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PDF iconnitric-oxideand-erk-mediates-regulation-of-cellular-processes-by-ecdystrone-18july2016.pdf

2016

Shantikumar V Nair, Baranwal, G., Chatterjee, M., Sachu, A., Dr. Anil Kumar V., Chinchu Bose, Dr. Asoke Banerji, and Dr. Raja Biswas, “Antimicrobial Activity of Plumbagin, a Naturally Occurring Naphthoquinone from Plumbago Rosea, against Staphylococcus Aureus and Candida Albicans”, International Journal of Medical Microbiology, vol. 306, pp. 237-248, 2016.[Abstract]


Candida albicans and Staphylococcus aureus are opportunistic pathogens. Despite causing a number of independent infections, both pathogens can co-infect to cause urinary tract infections, skin infections, biofilm associated infections, sepsis and pneumonia. Infections of these two pathogens especially their biofilm associated infections are often difficult to treat using currently available anti-bacterial and anti-fungal agents. In order to identify a common anti-microbial agent which could confer a broad range of protection against their infections, we screened several phytochemicals and identified plumbagin (5-hydroxy-2-methyl-1,4-naphthoquinone), a phytochemical from Plumbago species as a potent antimicrobial agent against S. aureus and C. albicans, with a minimum inhibitory concentration of 5 μg/ml. Antimicrobial activity of plumbagin was validated using an ex-vivo porcine skin model. For better understanding of the antimicrobial activity of plumbagin, a Drosophila melanogaster infection model was used, where D. melanogaster was infected using S. aureus and C. albicans, or with both organisms. The fly's survival rate was dramatically increased when infected flies were treated using plumbagin. Further, plumbagin was effective in preventing and dispersing catheter associated biofilms formed by these pathogens. The overall results of this work provides evidence that plumbagin, possesses an excellent antimicrobial activity which should be explored further for the treatment of S. aureus and C. albicans infections.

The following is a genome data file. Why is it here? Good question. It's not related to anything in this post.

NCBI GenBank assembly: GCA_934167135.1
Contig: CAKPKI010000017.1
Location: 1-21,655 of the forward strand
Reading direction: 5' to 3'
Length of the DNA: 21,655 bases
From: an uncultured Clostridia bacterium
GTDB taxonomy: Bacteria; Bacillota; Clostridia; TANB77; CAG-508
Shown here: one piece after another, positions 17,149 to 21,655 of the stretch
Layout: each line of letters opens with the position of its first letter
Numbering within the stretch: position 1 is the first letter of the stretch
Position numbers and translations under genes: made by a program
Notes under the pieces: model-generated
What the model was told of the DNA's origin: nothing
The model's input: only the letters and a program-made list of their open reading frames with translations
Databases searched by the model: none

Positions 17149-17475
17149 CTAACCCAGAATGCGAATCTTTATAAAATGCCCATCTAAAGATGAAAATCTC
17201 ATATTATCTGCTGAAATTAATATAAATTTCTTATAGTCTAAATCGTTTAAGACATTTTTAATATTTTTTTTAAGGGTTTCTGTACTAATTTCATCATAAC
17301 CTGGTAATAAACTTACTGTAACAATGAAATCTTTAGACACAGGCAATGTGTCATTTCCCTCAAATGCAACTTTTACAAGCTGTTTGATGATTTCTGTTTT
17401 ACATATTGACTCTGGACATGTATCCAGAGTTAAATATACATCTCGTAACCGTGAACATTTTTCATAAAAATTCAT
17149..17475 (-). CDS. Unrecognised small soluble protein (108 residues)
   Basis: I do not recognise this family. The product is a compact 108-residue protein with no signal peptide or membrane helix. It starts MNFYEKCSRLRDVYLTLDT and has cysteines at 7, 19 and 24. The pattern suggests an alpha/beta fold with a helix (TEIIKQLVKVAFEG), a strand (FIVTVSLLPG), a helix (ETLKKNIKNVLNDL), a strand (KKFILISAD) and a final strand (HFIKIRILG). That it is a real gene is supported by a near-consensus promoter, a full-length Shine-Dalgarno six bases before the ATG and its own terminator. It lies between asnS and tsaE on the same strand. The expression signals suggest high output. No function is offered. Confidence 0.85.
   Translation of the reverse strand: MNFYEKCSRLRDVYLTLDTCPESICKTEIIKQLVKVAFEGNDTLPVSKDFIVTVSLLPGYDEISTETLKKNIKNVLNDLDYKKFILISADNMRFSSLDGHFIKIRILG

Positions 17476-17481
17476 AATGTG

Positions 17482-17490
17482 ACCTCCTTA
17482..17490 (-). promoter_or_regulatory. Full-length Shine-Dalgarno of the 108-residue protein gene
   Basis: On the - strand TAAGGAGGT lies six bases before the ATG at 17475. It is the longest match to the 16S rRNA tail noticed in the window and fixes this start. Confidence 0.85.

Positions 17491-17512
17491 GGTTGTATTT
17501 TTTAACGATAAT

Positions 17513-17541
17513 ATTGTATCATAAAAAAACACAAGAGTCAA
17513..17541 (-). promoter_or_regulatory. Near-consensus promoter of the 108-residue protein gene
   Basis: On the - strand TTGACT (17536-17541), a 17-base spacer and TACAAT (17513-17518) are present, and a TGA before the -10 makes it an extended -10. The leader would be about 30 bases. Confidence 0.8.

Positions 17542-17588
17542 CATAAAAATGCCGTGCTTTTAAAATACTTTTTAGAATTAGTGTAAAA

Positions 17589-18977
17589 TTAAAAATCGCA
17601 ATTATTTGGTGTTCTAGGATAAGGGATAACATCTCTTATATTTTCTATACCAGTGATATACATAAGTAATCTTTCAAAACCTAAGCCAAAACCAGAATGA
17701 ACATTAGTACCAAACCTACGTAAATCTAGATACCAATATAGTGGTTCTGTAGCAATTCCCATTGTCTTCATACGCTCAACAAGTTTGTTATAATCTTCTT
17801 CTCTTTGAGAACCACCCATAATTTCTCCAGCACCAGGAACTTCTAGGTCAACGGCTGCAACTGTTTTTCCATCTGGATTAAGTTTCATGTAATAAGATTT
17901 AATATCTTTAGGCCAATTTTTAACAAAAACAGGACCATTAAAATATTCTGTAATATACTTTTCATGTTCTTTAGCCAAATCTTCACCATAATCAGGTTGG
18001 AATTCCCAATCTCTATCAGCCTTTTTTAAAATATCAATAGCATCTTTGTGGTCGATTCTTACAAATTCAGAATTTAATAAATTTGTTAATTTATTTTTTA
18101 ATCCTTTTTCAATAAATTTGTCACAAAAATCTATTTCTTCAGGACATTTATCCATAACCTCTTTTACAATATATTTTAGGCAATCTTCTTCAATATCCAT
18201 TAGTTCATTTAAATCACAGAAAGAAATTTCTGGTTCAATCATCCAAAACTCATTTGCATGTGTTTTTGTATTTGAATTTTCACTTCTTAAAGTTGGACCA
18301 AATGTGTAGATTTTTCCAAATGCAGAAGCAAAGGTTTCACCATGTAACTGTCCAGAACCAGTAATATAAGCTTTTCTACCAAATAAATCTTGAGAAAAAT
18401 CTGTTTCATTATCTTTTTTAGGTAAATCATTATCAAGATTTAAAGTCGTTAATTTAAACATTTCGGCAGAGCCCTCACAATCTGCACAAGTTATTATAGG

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2016

S. Muzaffar, Chinchu Bose, Dr. Asoke Banerji, Dr. Bipin G. Nair, and B. B. Chattoo, “Anacardic acid induces apoptosis-like cell death in the rice blast fungus Magnaporthe oryzae”, Applied Microbiology and Biotechnology, vol. 100, no. 1, pp. 323-335, 2016.[Abstract]


<p>Anacardic acid (6-pentadecylsalicylic acid), extracted from cashew nut shell liquid, is a natural phenolic lipid well known for its strong antibacterial, antioxidant, and anticancer activities. Its effect has been well studied in bacterial and mammalian systems but remains largely unexplored in fungi. The present study identifies antifungal, cytotoxic, and antioxidant activities of anacardic acid in the rice blast fungus Magnaporthe oryzae. It was found that anacardic acid causes inhibition of conidial germination and mycelial growth in this ascomycetous fungus. Phosphatidylserine externalization, chromatin condensation, DNA degradation, and loss of mitochondrial membrane potential suggest that growth inhibition of fungus is mainly caused by apoptosis-like cell death. Broad-spectrum caspase inhibitor Z-VAD-FMK treatment indicated that anacardic acid induces caspase-independent apoptosis in M. oryzae. Expression of a predicted ortholog of apoptosis-inducing factor (AIF) was upregulated during the process of apoptosis, suggesting the possibility of mitochondria dependent apoptosis via activation of apoptosis-inducing factor. Anacardic acid treatment leads to decrease in reactive oxygen species rather than increase in reactive oxygen species (ROS) accumulation normally observed during apoptosis, confirming the antioxidant properties of anacardic acid as suggested by earlier reports. Our study also shows that anacardic acid renders the fungus highly sensitive to DNA damaging agents like ethyl methanesulfonate (EMS). Treatment of rice leaves with anacardic acid prevents M. oryzae from infecting the plant without affecting the leaf, suggesting that anacardic acid can be an effective antifungal agent. © 2015 Springer-Verlag Berlin Heidelberg</p>

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PDF iconanacardic-acid-induces-apoptosis-cell-death-rice-blast-fungus-magnaporthe-oryzae-3august2015.pdf